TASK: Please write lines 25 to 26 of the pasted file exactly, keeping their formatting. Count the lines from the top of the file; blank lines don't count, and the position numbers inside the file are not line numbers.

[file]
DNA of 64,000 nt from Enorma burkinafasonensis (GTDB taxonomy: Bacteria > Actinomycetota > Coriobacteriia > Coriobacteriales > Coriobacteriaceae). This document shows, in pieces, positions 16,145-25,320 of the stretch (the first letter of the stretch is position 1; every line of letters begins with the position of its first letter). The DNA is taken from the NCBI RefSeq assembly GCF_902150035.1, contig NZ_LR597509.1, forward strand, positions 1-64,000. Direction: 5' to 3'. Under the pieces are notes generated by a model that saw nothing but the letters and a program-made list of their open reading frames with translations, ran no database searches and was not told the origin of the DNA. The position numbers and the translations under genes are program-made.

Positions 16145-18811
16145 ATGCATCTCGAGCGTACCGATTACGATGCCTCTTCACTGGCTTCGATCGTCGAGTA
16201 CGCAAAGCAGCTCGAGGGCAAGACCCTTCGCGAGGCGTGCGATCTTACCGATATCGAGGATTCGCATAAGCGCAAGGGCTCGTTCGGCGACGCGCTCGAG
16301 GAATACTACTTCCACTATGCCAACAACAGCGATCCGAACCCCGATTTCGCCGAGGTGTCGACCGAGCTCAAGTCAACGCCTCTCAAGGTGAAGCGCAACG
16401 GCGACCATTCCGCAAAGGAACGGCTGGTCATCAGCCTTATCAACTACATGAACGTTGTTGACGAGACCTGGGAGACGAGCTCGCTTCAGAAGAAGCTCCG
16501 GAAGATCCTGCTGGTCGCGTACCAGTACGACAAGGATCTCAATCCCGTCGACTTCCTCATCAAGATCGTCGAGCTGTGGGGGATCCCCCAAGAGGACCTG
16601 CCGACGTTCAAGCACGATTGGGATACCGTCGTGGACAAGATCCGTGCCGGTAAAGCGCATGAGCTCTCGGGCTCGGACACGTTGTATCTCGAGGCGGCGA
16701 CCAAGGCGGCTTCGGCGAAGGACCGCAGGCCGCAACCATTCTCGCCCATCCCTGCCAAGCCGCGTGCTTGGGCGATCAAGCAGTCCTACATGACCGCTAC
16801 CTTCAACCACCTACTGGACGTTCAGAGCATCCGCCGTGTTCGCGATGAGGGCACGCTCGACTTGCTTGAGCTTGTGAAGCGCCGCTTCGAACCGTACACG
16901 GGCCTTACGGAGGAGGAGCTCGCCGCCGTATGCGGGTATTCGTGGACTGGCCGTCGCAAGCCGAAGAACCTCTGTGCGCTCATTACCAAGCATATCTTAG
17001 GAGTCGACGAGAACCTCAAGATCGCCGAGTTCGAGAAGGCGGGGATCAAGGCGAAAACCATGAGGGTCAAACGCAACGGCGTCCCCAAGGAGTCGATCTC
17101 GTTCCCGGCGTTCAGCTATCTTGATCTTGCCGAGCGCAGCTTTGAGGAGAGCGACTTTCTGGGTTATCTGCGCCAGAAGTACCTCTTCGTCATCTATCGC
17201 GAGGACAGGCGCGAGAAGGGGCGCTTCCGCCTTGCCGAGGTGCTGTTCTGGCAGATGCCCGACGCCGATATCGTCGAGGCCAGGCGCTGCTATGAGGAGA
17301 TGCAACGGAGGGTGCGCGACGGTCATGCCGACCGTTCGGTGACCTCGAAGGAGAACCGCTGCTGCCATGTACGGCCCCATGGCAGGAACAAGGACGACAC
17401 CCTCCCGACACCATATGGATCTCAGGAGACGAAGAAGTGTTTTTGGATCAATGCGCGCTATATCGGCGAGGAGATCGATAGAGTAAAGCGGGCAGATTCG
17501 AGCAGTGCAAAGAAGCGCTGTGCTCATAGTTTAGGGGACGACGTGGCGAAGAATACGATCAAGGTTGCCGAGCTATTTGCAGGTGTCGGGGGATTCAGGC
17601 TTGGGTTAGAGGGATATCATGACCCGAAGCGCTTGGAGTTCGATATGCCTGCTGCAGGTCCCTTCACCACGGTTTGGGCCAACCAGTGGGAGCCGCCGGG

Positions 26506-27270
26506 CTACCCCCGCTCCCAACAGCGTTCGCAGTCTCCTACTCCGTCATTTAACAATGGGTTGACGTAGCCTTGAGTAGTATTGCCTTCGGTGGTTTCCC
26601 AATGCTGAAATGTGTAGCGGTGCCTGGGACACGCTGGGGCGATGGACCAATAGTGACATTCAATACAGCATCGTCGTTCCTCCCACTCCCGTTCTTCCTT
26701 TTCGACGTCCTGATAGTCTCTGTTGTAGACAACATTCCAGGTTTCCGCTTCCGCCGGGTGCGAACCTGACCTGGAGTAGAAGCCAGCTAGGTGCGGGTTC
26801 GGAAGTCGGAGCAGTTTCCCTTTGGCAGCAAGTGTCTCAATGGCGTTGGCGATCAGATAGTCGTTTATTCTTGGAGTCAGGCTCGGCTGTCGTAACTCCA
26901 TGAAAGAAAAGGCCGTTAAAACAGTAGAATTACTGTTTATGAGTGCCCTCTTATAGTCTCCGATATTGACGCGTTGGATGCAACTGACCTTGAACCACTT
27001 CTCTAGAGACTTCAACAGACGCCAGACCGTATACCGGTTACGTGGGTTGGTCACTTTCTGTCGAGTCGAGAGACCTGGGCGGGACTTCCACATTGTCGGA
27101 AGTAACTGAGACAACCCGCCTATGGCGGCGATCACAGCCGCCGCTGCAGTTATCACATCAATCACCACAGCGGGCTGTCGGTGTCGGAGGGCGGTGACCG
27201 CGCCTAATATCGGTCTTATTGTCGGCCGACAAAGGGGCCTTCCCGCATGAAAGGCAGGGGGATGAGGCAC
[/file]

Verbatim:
27001 CTCTAGAGACTTCAACAGACGCCAGACCGTATACCGGTTACGTGGGTTGGTCACTTTCTGTCGAGTCGAGAGACCTGGGCGGGACTTCCACATTGTCGGA
27101 AGTAACTGAGACAACCCGCCTATGGCGGCGATCACAGCCGCCGCTGCAGTTATCACATCAATCACCACAGCGGGCTGTCGGTGTCGGAGGGCGGTGACCG